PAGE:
Please use this identifier to cite or link to this item: https://www.arca.fiocruz.br/handle/icict/16262
Title: International study to evaluate PCR methods for detection of Trypanosoma cruzi DNA in blood samples from Chagas disease patients
Authors: Schijman, Alejandro G.
Bisio, Margarita
Orellana, Liliana
Sued, Mariela
Duffy, Tomás
Mejia Jaramillo, Ana M.
Cura, Carolina
Auter, Frederic
Veron, Vincent
Qvarnstrom, Yvonne
Deborggraeve, Stijn
Hijar, Gisely
Zulantay, Inés
Lucero, Raúl Horacio
Velazquez, Elsa
Tellez, Tatiana
Sanchez Leon, Zunilda
Galvão, Lucia
Nolder, Debbie
Monje Rumi, María
Levi, José E.
Ramirez, Juan D.
Zorrilla, Pilar
Flores, María
Jercic, Maria I.
Crisante, Gladys
Añez, Néstor
Castro, Ana M. de
Gonzalez, Clara I.
Acosta Viana, Karla
Yachelini, Pedro
Torrico, Faustino
Robello, Carlos
Diosque, Patricio
Triana Chavez, Omar
Aznar, Christine
Russomando, Graciela
Büscher, Philippe
Assal, Azzedine
Guhl, Felipe
Sosa Estani, Sergio
Silva, Alexandre da
Britto, Constança
Luquetti, Alejandro
Ladzins, Janis
Affilliation: Instituto de Investigaciones en Ingeniería Genética y Biología Molecular (INGEBI-CONICET). Laboratorio de Biología Molecular de la Enfermedad de Chagas (LabMECh). Buenos Aires, Argentina.
Instituto de Investigaciones en Ingeniería Genética y Biología Molecular (INGEBI-CONICET). Laboratorio de Biología Molecular de la Enfermedad de Chagas (LabMECh). Buenos Aires, Argentina.
Universidad de Buenos Aires (UBA). Instituto de Cálculo. Buenos Aires, Argentina.
Universidad de Buenos Aires (UBA). Instituto de Cálculo. Buenos Aires, Argentina.
Instituto de Investigaciones en Ingeniería Genética y Biología Molecular (INGEBI-CONICET). Laboratorio de Biología Molecular de la Enfermedad de Chagas (LabMECh). Buenos Aires, Argentina.
Universidad de Antioquia. Grupo Chagas. Medellin, Colombia.
Instituto de Investigaciones en Ingeniería Genética y Biología Molecular (INGEBI-CONICET). Laboratorio de Biología Molecular de la Enfermedad de Chagas (LabMECh). Buenos Aires, Argentina.
French Blood Services. La Plaine Saint Denis, Paris, France.
Universidad de Parasitología. Laboratorio Hospitalario. Cayene, French Guiana.
Centers for Disease Control. Department of Parasitic Diseases. Atlanta, Georgia, USA.
Institute of Tropical Medicine. Antwerp, Belgium.
Instituto Nacional de Salud. Lima, Peru.
Facultad de Medicina. Santiago de Chile, Chile.
Universidad Nacional del Nordeste. Chaco, Argentina.
Instituto Nacional de Chagas. Fatala Chabénn, Buenos Aires, Argentina.
Universidad Mayor de San Simon. Facultad de Medicina. Centro Universitario de Medicina Tropical. Cochabamba, Bolivia.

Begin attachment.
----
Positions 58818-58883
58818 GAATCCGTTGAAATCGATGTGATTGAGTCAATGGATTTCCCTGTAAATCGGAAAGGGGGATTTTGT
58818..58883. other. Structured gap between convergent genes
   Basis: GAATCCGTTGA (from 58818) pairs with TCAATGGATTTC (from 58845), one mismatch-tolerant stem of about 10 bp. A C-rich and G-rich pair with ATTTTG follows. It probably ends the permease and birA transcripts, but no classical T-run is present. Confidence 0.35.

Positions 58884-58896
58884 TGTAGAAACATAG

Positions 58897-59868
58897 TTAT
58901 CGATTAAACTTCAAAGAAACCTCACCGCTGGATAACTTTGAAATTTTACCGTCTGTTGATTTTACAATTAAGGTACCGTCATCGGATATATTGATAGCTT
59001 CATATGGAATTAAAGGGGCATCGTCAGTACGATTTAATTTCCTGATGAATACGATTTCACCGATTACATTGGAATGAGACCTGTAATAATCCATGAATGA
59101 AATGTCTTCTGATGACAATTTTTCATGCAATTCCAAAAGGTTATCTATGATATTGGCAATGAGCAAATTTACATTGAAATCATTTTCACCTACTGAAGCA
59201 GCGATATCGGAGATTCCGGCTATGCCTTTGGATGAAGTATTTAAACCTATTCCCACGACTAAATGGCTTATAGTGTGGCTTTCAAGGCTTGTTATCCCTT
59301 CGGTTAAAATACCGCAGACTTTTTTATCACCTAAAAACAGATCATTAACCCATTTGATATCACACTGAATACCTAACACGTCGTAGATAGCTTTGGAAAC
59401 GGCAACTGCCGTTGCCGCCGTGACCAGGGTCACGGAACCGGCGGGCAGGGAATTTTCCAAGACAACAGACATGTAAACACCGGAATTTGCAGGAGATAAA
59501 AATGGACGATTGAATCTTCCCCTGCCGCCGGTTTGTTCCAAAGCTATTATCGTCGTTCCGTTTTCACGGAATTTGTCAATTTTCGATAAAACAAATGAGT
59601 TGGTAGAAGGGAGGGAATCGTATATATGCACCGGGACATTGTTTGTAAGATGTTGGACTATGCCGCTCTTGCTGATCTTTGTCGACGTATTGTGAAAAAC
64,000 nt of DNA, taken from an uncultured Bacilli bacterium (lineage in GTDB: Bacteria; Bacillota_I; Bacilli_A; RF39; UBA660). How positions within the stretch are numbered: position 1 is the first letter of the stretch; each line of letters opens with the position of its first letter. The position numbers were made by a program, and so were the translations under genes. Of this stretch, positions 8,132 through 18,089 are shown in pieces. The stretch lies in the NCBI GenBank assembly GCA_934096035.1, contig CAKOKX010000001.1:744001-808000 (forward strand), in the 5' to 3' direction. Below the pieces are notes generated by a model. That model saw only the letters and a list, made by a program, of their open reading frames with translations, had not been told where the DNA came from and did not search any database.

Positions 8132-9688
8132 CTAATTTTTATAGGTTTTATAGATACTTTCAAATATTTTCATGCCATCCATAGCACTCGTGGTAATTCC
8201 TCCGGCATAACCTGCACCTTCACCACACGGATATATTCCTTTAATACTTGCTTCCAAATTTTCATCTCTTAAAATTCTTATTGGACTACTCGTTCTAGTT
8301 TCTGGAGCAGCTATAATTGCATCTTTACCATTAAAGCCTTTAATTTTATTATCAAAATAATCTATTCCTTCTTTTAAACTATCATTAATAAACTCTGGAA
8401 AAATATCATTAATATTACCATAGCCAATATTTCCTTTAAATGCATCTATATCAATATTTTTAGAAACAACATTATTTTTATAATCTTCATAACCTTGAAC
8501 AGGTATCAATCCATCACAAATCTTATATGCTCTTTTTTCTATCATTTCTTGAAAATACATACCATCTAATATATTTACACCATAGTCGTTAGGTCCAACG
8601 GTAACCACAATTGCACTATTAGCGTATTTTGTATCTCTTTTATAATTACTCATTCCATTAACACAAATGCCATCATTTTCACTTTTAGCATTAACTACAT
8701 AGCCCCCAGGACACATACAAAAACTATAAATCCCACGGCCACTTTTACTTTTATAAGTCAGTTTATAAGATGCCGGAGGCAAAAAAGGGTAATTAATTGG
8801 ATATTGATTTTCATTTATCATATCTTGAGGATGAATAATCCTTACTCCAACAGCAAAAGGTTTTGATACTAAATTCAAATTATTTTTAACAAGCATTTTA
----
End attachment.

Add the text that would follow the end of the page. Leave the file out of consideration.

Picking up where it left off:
Universidad Nacional de Asunción. Instituto de Investigaciones en Ciencias de la Salud. Asunción del Paraguay, Paraguay.
Faculdade de Farmácia. Natal, RN, Brasil.
Hospital for Tropical Diseases. Department of Clinical Parasitology. London School of Tropical Medicine and Hygiene. London, United Kingdom.
Universidad Nacional de Salta. Laboratorio de Patología Experimental. Salta, Argentina.
Hospital Sirio Libanês. Banco de Sangue. São Paulo, SP, Brasil.
Universidad de los Andes. Centro de Investigaciones en Microbiología y Parasitología Tropical. Bogotá, Colombia.
Instituto Pasteur. Montevideo, Uruguay.
Instituto de Salud Carlos III. Centro Nacional de Microbiologia. Centro de Mahahonda. Madrid, España.
Instituto Nacional De Salud. Sección Parasitología. Santiago de Chile, Chile.
Universidad de los Andes. Centro de Investigaciones Parasitológicas ‘‘J.F. Torrealba’’. Mérida, Venezuela.
Universidad de los Andes. Centro de Investigaciones Parasitológicas ‘‘J.F. Torrealba’’. Mérida, Venezuela.
Universidade Federal de Goiás. Instituto de Patologia Tropical e Saúde Pública (IPTSP). Goiânia, GO, Brasil.
Universidad Industrial de Santander. Facultad de Salud. Grupo de Inmunologı´a y Epidemiologı´a Molecular (GIEM). Bucaramanaga, Colombia.
Universidad Autónoma de Yucatán. Centro de Investigaciones Regionales (CIR) ‘‘Dr Hideyo Noguchi’. Laboratorio de Biología Celular. Departamento de Biomedicina de Enfermedades Infecciosas y Parasitarias. Yucatán, México.
Universidad Católica de Santiago del Estero. Instituto de Biomedicina. Santiago del Estero, Argentina.
Universidad Mayor de San Simon. Facultad de Medicina. Centro Universitario de Medicina Tropical. Cochabamba, Bolivia.
Instituto Pasteur. Montevideo, Uruguay.
Universidad Nacional de Salta. Laboratorio de Patología Experimental. Salta, Argentina.
Universidad de Antioquia. Grupo Chagas. Medellin, Colombia.
Universidad de Parasitología. Laboratorio Hospitalario. Cayene, French Guiana.